Slack – For Team Communications

If you’re like me, you get hundreds of emails a day. Unlike some, I have no issue with emails so long as they’re clear and purposeful, but they sure can take time to wade through, particularly if your team regularly use emails to communicate, send files and links, etc. Let alone if you have a huge email group where certain… comedians… regularly like to ‘reply-to-all’!

Team communications are exactly where Slack comes in. Rather than filling your email inbox, Slack allows for communication in custom ‘threads’, i.e. topics, and is ideal for quick chat messages. You can send links and files easily and respond with simple emoticons if that’s what floats your boat. You can even search for and post animated gifs, adding a touch of internet magic to your Fri-yay afternoon.

Slack has reduced the number of internal emails in my department a fair bit. We have threads for inspiration/ideas, project tasks, and also a thread called ‘proof me’ where we post our creative for the team to check out before publishing or sending up the chain for approval. Our most recent thread is just for UTMs in Google campaign tracking URLs. If we create one, we post it here so that everyone knows to use the same format if publishing ads or other content under the same campaign. It also helps to standardise our approach to Google campaign tracking.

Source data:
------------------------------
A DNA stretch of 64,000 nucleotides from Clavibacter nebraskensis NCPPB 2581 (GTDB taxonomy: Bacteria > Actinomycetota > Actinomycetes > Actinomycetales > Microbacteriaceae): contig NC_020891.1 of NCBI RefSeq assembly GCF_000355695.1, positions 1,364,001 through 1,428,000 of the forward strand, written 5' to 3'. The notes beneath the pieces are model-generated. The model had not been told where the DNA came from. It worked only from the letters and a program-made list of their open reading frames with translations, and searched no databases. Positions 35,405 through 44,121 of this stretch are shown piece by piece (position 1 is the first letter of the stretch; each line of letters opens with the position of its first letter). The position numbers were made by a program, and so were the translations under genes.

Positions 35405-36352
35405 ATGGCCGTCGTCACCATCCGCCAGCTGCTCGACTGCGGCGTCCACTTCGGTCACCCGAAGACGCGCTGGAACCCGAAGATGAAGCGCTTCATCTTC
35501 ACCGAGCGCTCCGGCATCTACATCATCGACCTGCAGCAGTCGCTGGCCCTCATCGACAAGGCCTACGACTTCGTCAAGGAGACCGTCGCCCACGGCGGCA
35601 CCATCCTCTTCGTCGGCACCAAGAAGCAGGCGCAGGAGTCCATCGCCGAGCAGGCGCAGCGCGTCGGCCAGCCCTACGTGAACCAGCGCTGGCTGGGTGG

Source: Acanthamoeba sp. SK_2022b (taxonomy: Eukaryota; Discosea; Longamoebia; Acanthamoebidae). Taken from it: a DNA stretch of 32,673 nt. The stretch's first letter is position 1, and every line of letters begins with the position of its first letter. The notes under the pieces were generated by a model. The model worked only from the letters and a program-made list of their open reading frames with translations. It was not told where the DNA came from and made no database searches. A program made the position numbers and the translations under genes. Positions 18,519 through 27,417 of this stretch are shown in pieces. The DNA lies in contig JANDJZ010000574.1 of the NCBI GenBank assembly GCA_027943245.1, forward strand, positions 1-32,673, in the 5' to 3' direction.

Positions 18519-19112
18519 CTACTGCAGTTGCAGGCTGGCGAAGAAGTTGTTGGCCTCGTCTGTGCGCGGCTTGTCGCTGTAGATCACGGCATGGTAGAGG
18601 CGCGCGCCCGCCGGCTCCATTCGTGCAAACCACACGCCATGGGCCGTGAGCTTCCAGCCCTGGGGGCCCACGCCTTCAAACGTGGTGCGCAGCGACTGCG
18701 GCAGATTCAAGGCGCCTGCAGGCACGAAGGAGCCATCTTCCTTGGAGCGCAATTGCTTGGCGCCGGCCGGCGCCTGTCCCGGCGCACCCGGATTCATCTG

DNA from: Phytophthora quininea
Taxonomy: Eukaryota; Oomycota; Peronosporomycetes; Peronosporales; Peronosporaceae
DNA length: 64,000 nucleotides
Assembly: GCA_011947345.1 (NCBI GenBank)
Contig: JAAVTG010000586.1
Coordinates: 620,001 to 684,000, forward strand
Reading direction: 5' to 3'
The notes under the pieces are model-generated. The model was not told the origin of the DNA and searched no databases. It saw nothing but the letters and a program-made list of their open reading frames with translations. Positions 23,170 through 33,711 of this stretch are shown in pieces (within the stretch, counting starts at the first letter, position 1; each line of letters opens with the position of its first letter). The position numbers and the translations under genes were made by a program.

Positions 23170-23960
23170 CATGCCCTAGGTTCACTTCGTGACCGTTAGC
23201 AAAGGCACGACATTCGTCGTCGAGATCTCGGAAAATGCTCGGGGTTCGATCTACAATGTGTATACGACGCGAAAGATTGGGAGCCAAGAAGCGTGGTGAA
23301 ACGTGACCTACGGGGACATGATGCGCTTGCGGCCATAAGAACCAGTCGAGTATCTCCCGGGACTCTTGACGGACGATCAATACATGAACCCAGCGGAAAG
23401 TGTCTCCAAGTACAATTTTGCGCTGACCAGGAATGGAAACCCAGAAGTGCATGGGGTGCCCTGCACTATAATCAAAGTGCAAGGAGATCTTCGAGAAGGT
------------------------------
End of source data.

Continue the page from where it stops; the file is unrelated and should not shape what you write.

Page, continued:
Slack’s especially handy if some of your team work remotely or are regularly off-site.

Toggl – For Timekeeping

Like to-do lists, I’ve been through a few timekeeping tools, tied in with project management apps. These have included Basecamp, Harvest, and LiquidPlanner. It’s important for large groups such as ours that we record time spent with various stores, as well as on particular projects. While visual graphs are great for quick reporting, exporting to a .csv is particularly important for us.

We’d settled on LiquidPlanner for a few years. It’s a powerful tool for project management, but if your main need is to record time against a large number of projects, it can be quite cumbersome. We also weren’t using a number of the high-level project management tools within the package, so a lot of our spend (and it’s a fair spend) was going to waste.

When we hired a new team member, they introduced us to Toggl.